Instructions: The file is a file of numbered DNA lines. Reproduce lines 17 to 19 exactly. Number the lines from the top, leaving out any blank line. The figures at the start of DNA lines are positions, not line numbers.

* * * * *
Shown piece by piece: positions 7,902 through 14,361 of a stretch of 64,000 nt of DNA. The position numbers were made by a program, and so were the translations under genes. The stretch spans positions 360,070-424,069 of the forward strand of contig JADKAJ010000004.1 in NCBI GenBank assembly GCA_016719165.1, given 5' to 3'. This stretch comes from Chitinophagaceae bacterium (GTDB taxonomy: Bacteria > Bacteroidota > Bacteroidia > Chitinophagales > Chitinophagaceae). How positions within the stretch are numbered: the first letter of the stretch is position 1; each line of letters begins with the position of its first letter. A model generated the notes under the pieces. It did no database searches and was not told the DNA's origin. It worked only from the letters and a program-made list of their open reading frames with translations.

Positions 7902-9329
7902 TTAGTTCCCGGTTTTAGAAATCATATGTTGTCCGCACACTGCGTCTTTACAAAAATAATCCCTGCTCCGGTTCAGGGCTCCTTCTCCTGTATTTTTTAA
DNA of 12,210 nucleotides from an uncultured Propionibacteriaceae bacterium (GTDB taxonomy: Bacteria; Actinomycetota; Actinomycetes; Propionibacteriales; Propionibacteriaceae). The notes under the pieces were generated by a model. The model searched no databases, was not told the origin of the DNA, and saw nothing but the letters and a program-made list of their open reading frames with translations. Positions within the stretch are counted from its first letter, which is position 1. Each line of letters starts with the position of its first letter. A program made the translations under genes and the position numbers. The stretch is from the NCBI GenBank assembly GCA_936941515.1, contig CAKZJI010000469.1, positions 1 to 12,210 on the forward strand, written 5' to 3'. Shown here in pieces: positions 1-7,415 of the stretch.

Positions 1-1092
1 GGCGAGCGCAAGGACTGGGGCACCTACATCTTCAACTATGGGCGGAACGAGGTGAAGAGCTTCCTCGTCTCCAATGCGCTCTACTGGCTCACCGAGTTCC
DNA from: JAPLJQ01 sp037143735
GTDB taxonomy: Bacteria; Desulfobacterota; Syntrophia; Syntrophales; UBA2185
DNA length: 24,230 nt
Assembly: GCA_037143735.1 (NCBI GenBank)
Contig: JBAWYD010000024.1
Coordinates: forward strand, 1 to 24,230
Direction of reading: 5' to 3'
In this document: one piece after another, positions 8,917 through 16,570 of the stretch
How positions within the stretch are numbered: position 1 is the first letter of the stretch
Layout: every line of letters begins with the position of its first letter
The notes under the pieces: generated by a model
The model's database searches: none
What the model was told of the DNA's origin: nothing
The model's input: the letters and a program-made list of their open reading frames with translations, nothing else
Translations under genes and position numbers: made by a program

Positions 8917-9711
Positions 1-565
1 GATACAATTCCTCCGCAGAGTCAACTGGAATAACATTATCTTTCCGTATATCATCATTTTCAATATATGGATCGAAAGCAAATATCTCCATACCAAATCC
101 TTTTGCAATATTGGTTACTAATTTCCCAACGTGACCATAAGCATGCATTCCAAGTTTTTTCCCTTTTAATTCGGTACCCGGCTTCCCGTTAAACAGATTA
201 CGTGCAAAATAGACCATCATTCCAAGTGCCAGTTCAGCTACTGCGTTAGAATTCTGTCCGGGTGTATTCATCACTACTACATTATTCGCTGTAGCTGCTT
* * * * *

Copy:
The notes under the pieces: generated by a model
The model's database searches: none
What the model was told of the DNA's origin: nothing